Presidential elections the Arab region are not an occasion to celebrate the joy of democracy and public participation in bringing about change, except exceptionally as in Egypt now. Instead, most elections are an occasion to be terrified of a conflagration in a given country. In most cases, the groups supporting the incumbent president remaining in power, often for decades, threaten that instability is the only other alternative. Algeria is a case in point, despite President Abdulaziz Boutaflika’s old age and chronic health issues. In Syria, the presidential election is a one-horse race, as the only real candidate is current President Bashar al- Assad, who insists on holding presidential elections this summer as a means to circumvent the international consensus on the establishment of a transitional governing body with full powers, followed by presidential and parliamentary elections. In Iraq, there are fears of an open-ended bloody confrontation over the elections, in which Prime Minister Nuri al-Maliki clings on to power. Lebanon’s presidential election is somewhere between fear of vacuum and avoiding the extension of the term of President Michel Suleiman to safeguard the constitution, and the precarious or permanent alliances among sectarian leaders and parties in a game that is far from being actual democracy. In the folds of change, development, and adaptation playing out in the Arab republics, which hold elections, and the Gulf countries, Morocco, and Jordan, which are governed by monarchs, there are threads weaving national and individual identities, which have different or similar features, and interesting approaches to the notion of democracy.
The identity battle is not confined exclusively to the Arab region or the third world. It is chronic and it is currently raging in Russia, for example, where the link between identity and democracy is taking authority towards a dictatorial turn.
Unbridled ultra-nationalism fueled and inflated by Russian President Vladimir Putin has given him – by his decision – dictatorial powers. Putin did not content himself with using those powers at home, but also found foreign adventures – especially in the Crimea – to be additional tools to boost Russian nationalism in a populist way and to harness this to expand his dictatorial powers.
This is a bad development for Russia in the long run, no matter how much Putin’s actions revive national euphoria, pride, and joy over its might and bullying. Putin is deliberately forging a dictatorial identity, and sucking the blood of the democratic identity to spit it in the faces of those who protest against him. This carries a lot of contempt for the people of Russia, no matter how much he seems today – in Putin’s view – to be laughing it off with broad shoulders, challenging the hated West that dared to disrespect the dignity of Russia. But as the West suggests that it is unable or unprepared to stand up to Putin’s adventures, it might be actually implementing a strategy to lure Russia into making the mistakes of unbridled nationalism.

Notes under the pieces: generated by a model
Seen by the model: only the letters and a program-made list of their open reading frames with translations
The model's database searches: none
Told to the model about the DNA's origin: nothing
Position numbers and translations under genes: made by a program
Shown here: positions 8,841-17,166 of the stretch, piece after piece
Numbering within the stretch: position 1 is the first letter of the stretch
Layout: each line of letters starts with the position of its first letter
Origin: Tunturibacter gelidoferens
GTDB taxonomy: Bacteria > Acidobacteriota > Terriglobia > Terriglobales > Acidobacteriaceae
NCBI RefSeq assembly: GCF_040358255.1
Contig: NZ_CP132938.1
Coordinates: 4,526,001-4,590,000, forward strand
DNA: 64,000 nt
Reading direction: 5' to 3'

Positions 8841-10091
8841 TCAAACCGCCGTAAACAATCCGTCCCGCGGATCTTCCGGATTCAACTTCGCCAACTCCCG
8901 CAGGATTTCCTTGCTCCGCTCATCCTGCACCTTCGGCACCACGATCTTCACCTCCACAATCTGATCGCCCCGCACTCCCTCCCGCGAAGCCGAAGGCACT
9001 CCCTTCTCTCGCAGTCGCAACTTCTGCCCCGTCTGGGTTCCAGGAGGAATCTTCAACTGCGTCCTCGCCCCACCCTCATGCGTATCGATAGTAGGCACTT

In Israel, the Jewish identity is taking over the political and actual future of Israel and the Palestinians living inside Israel, numbering about one million people, or about a quarter of the population - and who are growing in numbers. Israel’s rulers have chosen to believe that the best way to deal with the demographic dilemma inside Israel is to force the Palestinians to recognize Israel as a Jewish state before negotiating the two-state solution: Palestine living side by side with Israel.
Practically speaking, what the Israeli politicians are asking is to turn Israel into a state for Jews only, which would invalidate democracy that guarantees equality within the state. Here, identity is not only taking a form that completely contradicts democracy, but also a form that is racist and discriminatory against one million Palestinians within Israel.
It is clear where Israeli politicians stand on the question of the identity and meaning of the Jewish state. What is a mystery, however, is where the Jewish popular base within Israel stands on the idea of an Israel exclusively for Jews, where non-Jewish Palestinians would be excluded from having equal rights within the Jewish state. This is a great challenge that raises questions about how much democracy is rooted in the Israeli mentality, but also in the mentality of those who support Israel's insistence on being recognized as a Jewish state as a precondition for the two-state solution.
Those who pretend that this is a semantic issue are required to clarify that they support a Jewish state where Jews, Christians, and Muslims are equal in access to posts, national privileges, and rights – not verbally but in writing through treaties and the constitution, which Israel seems to be comfortable without.
The issue is really about the supremacy of one identity and its power trample another. In other words, abolishing the Palestinian identity within Israel requires excluding it from the Jewish state. This is an ethical dilemma that is not only facing the Israeli people and government, but also the American sponsor of the peace process and the two-state solution, as well as the European partners who have buried their heads in the sand for fear of admitting to what is meant really meant by emphasizing the religious identity of the State of Israel.